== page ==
Police Funding (London)

Part of the debate – in Westminster Hall at 4:21 pm on 16th December 2003.

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Photo of Vincent Cable Vincent Cable Shadow Chancellor of the Exchequer, Liberal Democrat Spokesperson (Treasury) 4:21 pm, 16th December 2003

I am delighted to have the opportunity to introduce a debate on this subject and, because of the staggering of the debates, to have broadened my education on British motorways. I have introduced this debate for two reasons. First, I have a long-standing interest in police matters. I chair the all-party group on police, and I hosted the meeting on 15 October at which the Association of Chief Police Officers and the Association of Police Authorities gave a preliminary airing to some of their concerns over the looming financial difficulties of some authorities, especially the Metropolitan Police Authority.

Secondly, I am raising the subject as a London Member of Parliament. My particular part of London, the borough of Richmond, is by most indicators the most law-abiding in London. Although it is not law-abiding by the standards of many other parts of the country, by London standards it is considered to be a relatively low-crime area, and I accept the relative indicators on that. None the less, there is a major fear of crime, and much of that has burst to the surface during the past year.

I hosted a public meeting about a year ago in Hampton in my constituency, where the attendance was in thousands rather than hundreds—we had to turn people away and have the meeting in shifts. Part of that public anxiety was triggered by a particularly alarming murder, that of Marsha MacDonnell, but even before that a growing worry about crime was building up. That was underlined by the fact that most people in most parts of my constituency had not seen a police officer on the streets for many years. In that sense, my area was typical of many parts of London. Particularly in the early and mid-1990s we saw a quite catastrophic decline in police numbers; in aggregate London terms they fell from 29,000 to just over 25,000 in 1997–98. In my borough, the decline was from 336 in 1990 to 267 in 1998, a loss of more than 20 per cent. of the force. Street policing simply disappeared.

The situation has stabilised since then, and in the last year we have seen an increase to about 280, a slight improvement. For the first time, people are beginning to note a visible police presence, helped by the police community support officers, a welcome development. My borough commander has recently introduced a system of allocating a beat officer to every ward. That is a big change and a welcome improvement.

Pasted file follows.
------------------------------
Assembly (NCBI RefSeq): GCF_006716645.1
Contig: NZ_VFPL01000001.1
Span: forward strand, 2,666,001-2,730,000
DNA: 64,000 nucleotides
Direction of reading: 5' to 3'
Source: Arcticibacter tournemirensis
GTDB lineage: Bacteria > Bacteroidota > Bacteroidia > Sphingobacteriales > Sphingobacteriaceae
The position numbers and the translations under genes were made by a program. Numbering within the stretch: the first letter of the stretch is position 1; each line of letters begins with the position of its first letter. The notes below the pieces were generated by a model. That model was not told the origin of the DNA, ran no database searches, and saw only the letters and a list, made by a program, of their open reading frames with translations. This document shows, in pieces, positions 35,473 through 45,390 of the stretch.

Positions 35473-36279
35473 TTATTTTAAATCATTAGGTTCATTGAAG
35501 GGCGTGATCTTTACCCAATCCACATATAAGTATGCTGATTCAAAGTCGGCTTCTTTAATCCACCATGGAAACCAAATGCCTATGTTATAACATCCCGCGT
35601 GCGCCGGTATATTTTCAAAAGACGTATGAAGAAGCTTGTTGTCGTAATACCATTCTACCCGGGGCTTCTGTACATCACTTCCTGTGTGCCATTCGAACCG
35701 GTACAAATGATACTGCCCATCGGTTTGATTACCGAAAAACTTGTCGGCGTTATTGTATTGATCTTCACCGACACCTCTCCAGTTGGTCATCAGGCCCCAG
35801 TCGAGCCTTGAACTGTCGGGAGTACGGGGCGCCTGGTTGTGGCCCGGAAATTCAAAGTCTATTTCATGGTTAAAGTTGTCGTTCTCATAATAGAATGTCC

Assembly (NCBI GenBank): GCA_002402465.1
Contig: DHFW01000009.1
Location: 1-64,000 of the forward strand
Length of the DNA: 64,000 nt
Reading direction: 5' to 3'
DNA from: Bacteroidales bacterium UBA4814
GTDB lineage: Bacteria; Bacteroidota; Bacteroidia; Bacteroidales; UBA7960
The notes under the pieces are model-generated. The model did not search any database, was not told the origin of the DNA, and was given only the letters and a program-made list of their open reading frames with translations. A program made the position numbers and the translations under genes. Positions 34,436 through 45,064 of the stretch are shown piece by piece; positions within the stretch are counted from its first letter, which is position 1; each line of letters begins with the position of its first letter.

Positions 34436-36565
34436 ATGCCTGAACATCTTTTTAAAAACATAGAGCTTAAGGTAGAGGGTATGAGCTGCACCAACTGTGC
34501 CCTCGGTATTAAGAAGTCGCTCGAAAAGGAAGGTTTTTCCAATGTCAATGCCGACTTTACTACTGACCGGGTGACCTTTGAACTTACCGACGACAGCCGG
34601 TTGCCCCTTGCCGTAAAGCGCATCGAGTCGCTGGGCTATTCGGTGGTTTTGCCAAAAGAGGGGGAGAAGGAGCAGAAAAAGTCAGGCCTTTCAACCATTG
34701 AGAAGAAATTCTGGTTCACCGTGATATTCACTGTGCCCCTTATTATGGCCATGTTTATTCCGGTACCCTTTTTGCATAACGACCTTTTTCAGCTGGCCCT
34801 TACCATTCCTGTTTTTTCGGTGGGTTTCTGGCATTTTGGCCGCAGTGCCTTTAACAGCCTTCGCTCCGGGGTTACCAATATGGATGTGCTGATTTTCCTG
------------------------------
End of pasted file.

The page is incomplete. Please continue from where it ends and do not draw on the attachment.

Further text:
I have introduced the debate because I worry that that turnaround, which, if not dramatic, improves the visibility and numbers of police, may be undermined by the overall position of the Metropolitan police and the consequences of the local government finance settlement. The calculations that the Metropolitan Police Authority has made are provisional, so the Minister may want to correct or explain them, but its assessment is that London will lose in the order of £56 million in the next financial year, compared with what it would have received had the formula applied as before.

The reasoning behind that number has several elements. First, the growth for funding for London is apparently 3.3 per cent., as opposed to an average of 4.2 per cent. None of us can understand why London's growth is less than the average. Any needs-based system would presumably reflect the fact that London has an intensification of many law and order problems such as gun crime. Any system based on costs would take into account the fact that labour and property costs in London are rising relatively rapidly. Yet for reasons that are unclear, London seems to have done less well than it would have done under the earlier needs-based formula.

The second reason for concern relates to the funding of those elements of the police budget that are described as national and capital city functions. There are a large number of tourists in the city, as well as the monarchy and the diplomatic service. A whole set of functions accrue to the Metropolitan police on account of our being the capital city. Quite properly the Government funds them separately. The growth rate here is about 2.5 per cent., which is even lower than the overall funding allocated to the Metropolitan police.

Again, the figures are difficult to explain. The rough notional sense that many borough commanders are getting is that abstractions, particularly from suburban areas into the centre, are growing rapidly. I was informally given an estimate of a 9 per cent. annual growth last year. These are police officers who, to maintain public confidence, are being removed from routine duties and transferred to the centre of London for those national capital city functions. Yet that has not been allowed for in the funding formula.